That now Pride Parade, which has been celebrated annually since 1970, took its first steps toward becoming what is now a global event during the November 1969 meeting of the Eastern Regional Conference of Homophile Organizations (ERCHO) in Philadelphia when attendees, which included GLF members, passed a proposal to replace the Annual Reminder Days with a march on the last Saturday in June to commemorate the Stonewall riots. The GLF arguments were a mix of haranguing and polite persuasion. In a later report on the meeting, Gunnison, who attended that meeting, named one GLF member “Vinegar” and a second “Sugar” to describe their roles at the meeting. Frank Kameny, the founder of the Mattachine Society of Washington, DC and the Annual Reminder Days, presided over that meeting.
“Pride is probably the most important export that this community has given the world,” said Segal at the event.
That ERCHO meeting was just the start of the more aggressive politics of GLF and later GAA. GLF was the first LGBTQ organization to use Gay in its name. The Gay Liberation Front name very deliberately borrowed from the National Liberation Front of North Vietnam, which was battling the US in the American war in Vietnam.
GLF organized some powerful protests against police harassment and violence with what was effectively the second violent confrontation with police since Stonewall. That march began in Times Square and ended in the West Village, where “[D]isturbances occurred such as bottle throwing cars being overturned and harassment to the police detail on hand by demonstrators and spectators. As a result of this approx. 10-13 arrests were affected,” according to a police report made at the time.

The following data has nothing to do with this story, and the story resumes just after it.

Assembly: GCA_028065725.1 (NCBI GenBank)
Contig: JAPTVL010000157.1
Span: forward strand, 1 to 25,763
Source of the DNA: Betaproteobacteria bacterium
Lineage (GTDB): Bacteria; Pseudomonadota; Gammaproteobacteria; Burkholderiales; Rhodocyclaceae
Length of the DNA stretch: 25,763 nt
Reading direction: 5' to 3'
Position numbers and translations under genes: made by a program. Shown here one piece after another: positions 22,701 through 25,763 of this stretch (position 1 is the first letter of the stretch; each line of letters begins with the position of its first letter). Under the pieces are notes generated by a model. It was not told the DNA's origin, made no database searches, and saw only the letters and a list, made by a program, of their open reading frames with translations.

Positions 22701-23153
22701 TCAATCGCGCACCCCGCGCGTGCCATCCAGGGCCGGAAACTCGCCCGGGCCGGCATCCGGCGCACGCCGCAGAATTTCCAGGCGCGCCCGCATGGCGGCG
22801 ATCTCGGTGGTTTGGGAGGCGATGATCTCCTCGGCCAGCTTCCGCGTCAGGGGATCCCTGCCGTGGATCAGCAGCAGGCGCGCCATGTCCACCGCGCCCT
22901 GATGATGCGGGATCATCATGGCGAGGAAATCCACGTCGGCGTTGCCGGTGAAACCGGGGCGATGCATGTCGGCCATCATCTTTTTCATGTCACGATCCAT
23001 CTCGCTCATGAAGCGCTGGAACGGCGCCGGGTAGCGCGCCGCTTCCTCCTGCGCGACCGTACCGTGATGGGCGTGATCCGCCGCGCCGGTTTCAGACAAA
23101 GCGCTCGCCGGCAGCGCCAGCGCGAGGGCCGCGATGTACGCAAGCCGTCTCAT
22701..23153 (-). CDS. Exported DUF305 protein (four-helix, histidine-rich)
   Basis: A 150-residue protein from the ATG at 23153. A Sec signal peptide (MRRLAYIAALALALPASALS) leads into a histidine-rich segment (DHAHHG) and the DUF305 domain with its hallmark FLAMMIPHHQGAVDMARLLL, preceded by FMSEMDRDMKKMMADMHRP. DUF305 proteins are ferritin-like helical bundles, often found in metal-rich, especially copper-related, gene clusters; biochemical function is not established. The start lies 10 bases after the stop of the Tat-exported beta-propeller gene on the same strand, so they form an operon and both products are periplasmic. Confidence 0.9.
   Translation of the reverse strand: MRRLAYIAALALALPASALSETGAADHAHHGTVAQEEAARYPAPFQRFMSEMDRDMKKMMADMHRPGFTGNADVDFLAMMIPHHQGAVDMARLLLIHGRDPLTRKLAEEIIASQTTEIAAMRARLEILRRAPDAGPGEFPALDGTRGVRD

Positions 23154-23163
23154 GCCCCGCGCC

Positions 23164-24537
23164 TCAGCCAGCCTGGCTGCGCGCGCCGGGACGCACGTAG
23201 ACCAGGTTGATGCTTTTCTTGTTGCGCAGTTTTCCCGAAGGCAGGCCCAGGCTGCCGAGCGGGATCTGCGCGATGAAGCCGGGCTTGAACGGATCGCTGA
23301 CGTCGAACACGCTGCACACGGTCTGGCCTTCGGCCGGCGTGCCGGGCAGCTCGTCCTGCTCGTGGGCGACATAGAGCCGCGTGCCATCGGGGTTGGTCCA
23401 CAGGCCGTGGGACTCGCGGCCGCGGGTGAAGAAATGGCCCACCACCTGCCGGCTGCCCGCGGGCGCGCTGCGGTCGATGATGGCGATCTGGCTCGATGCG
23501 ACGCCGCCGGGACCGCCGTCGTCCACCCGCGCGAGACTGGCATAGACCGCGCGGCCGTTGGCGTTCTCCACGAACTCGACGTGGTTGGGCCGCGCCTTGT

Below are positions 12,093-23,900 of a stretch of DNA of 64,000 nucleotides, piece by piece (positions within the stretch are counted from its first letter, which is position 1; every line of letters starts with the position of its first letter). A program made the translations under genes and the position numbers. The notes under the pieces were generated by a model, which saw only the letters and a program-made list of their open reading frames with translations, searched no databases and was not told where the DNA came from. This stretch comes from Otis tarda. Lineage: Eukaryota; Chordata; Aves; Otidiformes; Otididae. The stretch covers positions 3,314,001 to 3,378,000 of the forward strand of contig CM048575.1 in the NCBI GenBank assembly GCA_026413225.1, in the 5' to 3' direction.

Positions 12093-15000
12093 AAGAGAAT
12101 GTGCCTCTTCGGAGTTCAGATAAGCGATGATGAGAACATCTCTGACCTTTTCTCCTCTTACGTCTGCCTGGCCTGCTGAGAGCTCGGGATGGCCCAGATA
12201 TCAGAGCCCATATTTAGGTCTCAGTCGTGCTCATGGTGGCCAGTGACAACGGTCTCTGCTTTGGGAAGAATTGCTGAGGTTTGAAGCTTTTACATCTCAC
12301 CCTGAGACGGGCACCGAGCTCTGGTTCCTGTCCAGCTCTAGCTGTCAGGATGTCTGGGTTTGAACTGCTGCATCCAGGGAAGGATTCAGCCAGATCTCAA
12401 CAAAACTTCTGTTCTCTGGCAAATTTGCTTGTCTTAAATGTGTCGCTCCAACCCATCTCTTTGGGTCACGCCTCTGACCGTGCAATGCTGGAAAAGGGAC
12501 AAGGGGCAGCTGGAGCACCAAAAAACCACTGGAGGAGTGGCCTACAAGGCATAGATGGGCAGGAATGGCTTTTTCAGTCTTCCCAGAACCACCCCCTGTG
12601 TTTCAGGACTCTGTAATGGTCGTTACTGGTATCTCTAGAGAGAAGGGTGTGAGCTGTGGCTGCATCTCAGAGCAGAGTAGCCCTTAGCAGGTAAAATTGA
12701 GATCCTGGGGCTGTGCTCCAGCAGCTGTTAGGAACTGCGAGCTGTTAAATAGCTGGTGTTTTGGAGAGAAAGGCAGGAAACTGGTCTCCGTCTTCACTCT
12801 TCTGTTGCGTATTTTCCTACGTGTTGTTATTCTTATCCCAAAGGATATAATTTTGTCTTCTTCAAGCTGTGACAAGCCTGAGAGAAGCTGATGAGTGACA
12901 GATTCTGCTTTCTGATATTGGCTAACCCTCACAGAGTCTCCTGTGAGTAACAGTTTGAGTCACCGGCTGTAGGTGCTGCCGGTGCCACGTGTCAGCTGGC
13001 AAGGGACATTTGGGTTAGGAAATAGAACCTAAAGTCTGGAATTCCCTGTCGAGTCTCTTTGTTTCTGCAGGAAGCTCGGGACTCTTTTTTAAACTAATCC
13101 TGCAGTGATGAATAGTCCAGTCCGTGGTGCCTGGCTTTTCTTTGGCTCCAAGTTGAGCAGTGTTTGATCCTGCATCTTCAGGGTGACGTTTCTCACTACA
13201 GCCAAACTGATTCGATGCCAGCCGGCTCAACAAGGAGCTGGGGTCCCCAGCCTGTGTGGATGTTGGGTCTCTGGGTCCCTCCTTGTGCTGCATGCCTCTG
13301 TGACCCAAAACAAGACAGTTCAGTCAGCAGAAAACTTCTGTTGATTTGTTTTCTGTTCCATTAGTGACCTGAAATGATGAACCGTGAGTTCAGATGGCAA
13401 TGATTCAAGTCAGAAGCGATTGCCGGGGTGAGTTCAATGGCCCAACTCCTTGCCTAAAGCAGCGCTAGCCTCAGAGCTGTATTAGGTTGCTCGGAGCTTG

But the group did more than this. GLF and GAA chapters dominated the first and only meeting of the National Coalition of Gay Organizations (NCGO), which was comprised of 85 groups from 18 states, that met in Chicago in 1972 to develop a list of demands that were eventually presented to delegates at the Republican and Democratic conventions that year. Among the NCGO demands were the right to marry, though they opposed restrictions on the number of people who could enter into one marriage, and an end to discrimination based on sexual orientation in military service.
The foundation was launched not only to preserve GLF’s history, but also to counter untruths about GLF, such as the group only lasted six months, it was “so contentious and everyone just hated each other,” and “GLF did nothing,” Brass said.
“The entire modern gay movement came out of GLF,” Brass said. GLF lasted for three years, but its members would go on to build community institutions, such as what is now the Callen-Lorde Community Health Center, the center where the Oct. 25 event was held, and “many, many institutions that radical lesbians set up,” Rando said.
“You can think of us as the Big Bang,” Knoebel said.
“We Set the Night on Fire: Igniting the Gay Revolution” | By Martha Shelley | Chicago Review Press | $28.99 cloth; $14.99 PDF or e-book | 224 pages